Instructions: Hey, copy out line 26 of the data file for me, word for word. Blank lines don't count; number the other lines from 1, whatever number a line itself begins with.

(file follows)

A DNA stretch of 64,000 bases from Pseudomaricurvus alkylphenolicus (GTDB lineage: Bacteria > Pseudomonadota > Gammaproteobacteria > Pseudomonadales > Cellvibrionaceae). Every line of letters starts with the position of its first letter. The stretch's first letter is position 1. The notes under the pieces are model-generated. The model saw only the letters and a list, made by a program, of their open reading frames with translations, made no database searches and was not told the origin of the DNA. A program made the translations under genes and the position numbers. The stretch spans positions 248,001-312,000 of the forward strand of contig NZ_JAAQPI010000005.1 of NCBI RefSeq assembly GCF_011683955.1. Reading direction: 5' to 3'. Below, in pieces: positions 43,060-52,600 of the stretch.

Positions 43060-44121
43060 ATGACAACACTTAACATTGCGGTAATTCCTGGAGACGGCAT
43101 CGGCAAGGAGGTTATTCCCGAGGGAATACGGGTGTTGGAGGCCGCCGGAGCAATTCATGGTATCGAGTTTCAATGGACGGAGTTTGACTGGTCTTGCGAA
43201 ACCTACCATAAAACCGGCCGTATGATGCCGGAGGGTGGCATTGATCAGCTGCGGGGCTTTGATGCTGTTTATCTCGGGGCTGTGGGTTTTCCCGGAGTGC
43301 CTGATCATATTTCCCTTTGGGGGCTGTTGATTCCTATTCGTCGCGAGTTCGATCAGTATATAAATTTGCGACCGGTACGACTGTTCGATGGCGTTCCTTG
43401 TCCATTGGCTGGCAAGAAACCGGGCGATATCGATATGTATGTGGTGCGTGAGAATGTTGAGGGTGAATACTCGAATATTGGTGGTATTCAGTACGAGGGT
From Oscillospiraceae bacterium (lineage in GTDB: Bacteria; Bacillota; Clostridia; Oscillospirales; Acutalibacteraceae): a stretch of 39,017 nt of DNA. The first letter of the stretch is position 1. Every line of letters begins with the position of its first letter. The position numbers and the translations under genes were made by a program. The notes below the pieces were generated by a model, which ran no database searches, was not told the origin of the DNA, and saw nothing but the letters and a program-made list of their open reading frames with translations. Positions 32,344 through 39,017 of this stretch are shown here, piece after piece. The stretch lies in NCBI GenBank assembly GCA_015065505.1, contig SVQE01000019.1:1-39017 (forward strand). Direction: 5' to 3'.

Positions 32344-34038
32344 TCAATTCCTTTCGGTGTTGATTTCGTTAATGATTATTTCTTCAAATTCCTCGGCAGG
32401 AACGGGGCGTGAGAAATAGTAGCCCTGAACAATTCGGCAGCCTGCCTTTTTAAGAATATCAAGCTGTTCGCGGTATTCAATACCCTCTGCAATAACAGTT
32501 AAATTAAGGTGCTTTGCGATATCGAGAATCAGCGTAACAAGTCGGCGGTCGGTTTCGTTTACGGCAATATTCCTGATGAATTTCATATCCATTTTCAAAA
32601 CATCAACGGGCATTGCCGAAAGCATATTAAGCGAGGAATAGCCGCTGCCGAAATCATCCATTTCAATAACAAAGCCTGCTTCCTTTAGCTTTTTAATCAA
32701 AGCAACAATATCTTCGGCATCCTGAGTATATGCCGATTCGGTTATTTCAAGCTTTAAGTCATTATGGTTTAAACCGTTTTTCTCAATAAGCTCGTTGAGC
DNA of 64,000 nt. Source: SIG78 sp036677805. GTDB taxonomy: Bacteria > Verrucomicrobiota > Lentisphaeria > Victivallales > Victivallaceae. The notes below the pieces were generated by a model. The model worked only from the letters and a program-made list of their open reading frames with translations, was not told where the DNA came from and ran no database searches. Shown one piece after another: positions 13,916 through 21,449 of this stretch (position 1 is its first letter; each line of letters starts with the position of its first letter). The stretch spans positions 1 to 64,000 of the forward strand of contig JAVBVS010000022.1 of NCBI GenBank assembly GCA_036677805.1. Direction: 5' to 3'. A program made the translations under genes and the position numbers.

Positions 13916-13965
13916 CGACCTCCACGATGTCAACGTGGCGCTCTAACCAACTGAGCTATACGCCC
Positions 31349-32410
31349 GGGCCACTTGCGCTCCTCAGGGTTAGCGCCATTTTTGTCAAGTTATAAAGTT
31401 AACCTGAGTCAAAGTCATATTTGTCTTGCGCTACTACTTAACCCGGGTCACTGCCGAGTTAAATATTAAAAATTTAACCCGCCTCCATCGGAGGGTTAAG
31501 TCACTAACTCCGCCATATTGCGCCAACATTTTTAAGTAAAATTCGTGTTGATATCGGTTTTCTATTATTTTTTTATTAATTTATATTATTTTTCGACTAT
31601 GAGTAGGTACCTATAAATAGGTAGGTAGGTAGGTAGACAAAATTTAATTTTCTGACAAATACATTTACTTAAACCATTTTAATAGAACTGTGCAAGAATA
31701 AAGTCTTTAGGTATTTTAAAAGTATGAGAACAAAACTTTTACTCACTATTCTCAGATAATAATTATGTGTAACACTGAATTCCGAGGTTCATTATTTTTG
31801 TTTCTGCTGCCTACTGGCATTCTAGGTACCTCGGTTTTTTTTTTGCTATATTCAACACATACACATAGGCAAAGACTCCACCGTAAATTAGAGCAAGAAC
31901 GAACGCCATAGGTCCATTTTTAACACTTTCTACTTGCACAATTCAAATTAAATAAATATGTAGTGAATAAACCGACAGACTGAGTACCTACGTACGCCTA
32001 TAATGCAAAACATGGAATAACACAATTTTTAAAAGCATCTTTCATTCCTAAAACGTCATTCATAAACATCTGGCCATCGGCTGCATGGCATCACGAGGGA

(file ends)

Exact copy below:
32001 TAATGCAAAACATGGAATAACACAATTTTTAAAAGCATCTTTCATTCCTAAAACGTCATTCATAAACATCTGGCCATCGGCTGCATGGCATCACGAGGGA